But that isn’t the whole story. These days, I find myself discovering and casting aside many more writers than I used to do. I loved Scottish writer Stuart McBride for a time, until his plots became crazy violent, and sometimes just plain crazy. Same with S.J. Bolton, whose writing I initially liked and then became exasperated with as her plots began to verge on the ridiculous. Peter May’s latest stand-alone was disappointing, the plot down-right silly at the end. Even Hubby felt like tossing it, and he’s way more tolerant for authorial weakness than I am. Lately I find Val McDermid’s recurring character Dr. Tony Hill just plain annoying, and Ian Rankin’s Inspector Rebus slightly exasperating, and a bit boring. Both Hubby and I have enjoyed Peter Lovesey’s Inspector Diamond series, though. We powered through all fourteen of those, even though some of them are a bit uneven, and definitely not up to P.D. James or Kate Atkinson standards.
So what’s a mystery lover to do when there are not enough great books to satiate the hunger for them? Well, go on a big book hunt, that’s what.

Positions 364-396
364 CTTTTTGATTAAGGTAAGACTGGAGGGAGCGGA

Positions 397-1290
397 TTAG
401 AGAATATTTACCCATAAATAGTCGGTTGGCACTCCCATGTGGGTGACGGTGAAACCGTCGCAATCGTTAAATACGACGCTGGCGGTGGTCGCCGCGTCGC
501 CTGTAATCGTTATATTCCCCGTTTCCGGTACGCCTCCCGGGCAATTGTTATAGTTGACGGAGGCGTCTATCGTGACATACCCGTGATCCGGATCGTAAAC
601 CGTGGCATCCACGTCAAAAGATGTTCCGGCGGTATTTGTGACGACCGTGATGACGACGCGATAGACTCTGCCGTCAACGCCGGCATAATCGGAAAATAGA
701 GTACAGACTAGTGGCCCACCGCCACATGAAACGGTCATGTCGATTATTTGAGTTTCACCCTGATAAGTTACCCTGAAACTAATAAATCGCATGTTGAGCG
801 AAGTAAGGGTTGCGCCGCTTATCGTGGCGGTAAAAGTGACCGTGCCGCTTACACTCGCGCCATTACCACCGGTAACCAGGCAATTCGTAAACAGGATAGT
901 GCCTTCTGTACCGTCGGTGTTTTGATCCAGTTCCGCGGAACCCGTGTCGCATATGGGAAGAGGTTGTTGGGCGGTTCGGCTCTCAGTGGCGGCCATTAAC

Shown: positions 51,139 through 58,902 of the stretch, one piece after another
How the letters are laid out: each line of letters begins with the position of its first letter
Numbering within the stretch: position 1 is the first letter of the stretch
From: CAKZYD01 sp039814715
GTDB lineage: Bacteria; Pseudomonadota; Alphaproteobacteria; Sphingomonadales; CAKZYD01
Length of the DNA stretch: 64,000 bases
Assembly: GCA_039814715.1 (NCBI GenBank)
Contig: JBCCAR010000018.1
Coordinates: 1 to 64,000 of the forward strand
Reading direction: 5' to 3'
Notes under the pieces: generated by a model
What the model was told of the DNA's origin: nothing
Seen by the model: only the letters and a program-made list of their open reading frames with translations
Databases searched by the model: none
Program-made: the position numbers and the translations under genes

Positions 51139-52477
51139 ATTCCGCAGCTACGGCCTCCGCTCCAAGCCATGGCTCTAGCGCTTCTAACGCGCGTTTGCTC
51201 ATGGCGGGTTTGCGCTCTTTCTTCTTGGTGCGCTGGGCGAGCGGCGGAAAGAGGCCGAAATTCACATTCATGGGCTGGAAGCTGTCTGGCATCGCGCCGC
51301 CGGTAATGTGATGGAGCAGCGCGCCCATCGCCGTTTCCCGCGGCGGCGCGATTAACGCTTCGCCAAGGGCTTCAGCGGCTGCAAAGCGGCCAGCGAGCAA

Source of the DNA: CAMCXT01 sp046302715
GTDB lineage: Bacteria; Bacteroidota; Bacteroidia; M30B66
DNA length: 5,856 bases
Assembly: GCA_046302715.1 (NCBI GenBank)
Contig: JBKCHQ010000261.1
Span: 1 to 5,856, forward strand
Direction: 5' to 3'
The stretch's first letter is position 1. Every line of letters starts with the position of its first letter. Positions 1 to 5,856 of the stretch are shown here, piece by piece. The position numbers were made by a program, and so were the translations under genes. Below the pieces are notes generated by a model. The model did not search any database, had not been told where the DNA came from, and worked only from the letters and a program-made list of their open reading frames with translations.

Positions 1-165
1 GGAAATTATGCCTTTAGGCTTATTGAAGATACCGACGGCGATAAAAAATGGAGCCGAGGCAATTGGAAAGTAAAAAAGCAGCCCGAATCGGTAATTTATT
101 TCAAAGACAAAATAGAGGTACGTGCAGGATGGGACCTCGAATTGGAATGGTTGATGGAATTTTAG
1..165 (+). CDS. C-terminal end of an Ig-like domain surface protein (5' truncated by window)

I remember back when I was younger, and had a lot less reading under my belt, I’d sometimes discover a new-to-me mystery writer whose work I loved, and who had a huge back-list of books that I could then relish. That was awesome. So I began my hunt by looking for writers who had been around a while, but were new to me. Or about whom I had forgotten.
Writers like W.J. Burley who wrote the Wycliffe series set in Cornwall. Hubby and I used to love those quiet and competently written novels. So I bought a couple of titles which had been reissued, and then I went on the search for the whole list. I’ve read three or four in the past few weeks, most on my Kindle. It’s Burley’s tone, and his superbly restrained style which I love the most. I even started calling him the Barbara Pym of mystery writers, but that comment was lost on Hubby. Ha.
Based on the recommendation of Frances of Materfamilias Writes, I ordered the first novel in a series of books by Michael Robotham. I loved The Suspect right away, then I became a little exasperated at the main character and kept yelling at him in my head. But I persisted, and I’m glad I did because now I’m loving it again. I’ll bet Frances just heaved a big sigh of relief there. Ha. I always feel the same when I speak highly of a book that someone then reads. As if by recommending it we become responsible for the reader’s enjoyment.
|Fresh from the library.|